Mama Says: “I Need Screen Time!”

Ask a Mama:  I Need TV!

Dear Mama
How do I handle my kids running around fighting and screaming when it is pouring rain outside, they are sick of their toys, and I need 30 minutes of peace? I love the idea of no screen time, but sometimes it seems like the ONLY solution.

Confession:  I used the TV when the kids were young. In fact I wrote some of my book 101 Alternatives to Television while the kids watched TV because I was on a deadline and they were sick of doing projects and I needed them to be quiet to write. We didn’t have cable, the TV was tiny, and we only got one station so they were limited in what they could watch. It got pretty boring unless I slipped in a video.

When I shut off the TV, there was hell to pay. Four kids went feral with a flip of a switch. They turned on me yelling they were hungry or worse, BORED, then turned on each other restless and twitchy and provoking until I distracted them with food or herded them into the car for an errand. It is different today—there is a wide range of quality shows on the internet and it is easy to put the I-pad or computer in their laps and get stuff done.Ask a Mama:  I Need TV!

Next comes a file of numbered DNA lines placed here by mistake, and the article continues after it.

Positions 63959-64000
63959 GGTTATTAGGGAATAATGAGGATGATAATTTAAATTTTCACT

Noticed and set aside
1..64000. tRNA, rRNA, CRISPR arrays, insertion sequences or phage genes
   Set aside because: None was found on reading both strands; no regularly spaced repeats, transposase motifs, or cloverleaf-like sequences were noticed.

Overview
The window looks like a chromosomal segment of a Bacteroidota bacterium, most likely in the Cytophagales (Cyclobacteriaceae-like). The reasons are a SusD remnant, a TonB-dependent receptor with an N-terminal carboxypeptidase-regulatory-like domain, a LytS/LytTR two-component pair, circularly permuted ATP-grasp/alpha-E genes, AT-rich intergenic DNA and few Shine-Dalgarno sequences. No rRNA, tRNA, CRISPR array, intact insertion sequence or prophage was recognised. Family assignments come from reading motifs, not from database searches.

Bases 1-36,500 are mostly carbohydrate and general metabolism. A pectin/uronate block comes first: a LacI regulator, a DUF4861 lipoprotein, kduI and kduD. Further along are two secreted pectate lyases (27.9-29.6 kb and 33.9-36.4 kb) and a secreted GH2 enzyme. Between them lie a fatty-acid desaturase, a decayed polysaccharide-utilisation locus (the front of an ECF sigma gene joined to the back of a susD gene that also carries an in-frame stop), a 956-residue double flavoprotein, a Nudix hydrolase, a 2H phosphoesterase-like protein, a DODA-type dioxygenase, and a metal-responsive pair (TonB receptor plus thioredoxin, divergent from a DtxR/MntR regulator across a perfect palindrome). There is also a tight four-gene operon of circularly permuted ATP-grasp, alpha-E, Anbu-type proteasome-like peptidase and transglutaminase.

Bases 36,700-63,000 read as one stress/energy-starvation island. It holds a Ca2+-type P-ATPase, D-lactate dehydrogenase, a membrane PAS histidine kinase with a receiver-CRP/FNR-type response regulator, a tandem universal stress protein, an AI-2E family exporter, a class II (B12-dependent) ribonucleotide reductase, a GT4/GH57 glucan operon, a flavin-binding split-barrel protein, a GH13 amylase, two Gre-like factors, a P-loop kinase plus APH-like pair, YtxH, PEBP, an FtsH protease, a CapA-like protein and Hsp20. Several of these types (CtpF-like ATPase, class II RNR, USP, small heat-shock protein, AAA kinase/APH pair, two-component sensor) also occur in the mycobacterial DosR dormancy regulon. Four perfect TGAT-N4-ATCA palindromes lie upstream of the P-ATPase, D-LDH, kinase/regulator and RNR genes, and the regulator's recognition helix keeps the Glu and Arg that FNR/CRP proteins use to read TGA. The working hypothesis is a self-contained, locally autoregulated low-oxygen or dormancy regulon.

BUT—there will always be hell to pay when the screen goes dark. It is almost as if kids know they are supposed to be jumping and running and climbing—moving their bodies—instead of sitting passively in front of a show watching other kids jump and climb and run . TV steals time from developing brains and bodies, and the aftermath when it got turned off always felt worse to me than the brief carved out peace of screen time.

So here is what I did—I filled boxes with interesting things. I made a dress-up box, a bead bucket with elastic string to make necklaces, an art box, an inventor’s box, and an electricity kit with wires and batteries and tiny motors. We had massive boxes of Legos and I asked for indestructible vehicles that would survive a trip rolling down the stairs. I had what I considered the Danger Box that was pulled out as a last resort discoverywith many warnings (ours had pieces of machinery, 3 kinds of tape, and an old egg beater). I put the boxes in a handy place where they could pull them out themselves, except for the Danger Box.

Most times the boxes worked, sometimes they didn’t. Sometimes on those cold dark Northwest afternoons I put in a movie, but not very often. It was their job to deal with boredom, and my job to see they got healthy doses of it. ‘I am the boss,’ I told myself, and sometimes screen time and candy trumped good intentions. That’s what bosses get to do: decide.

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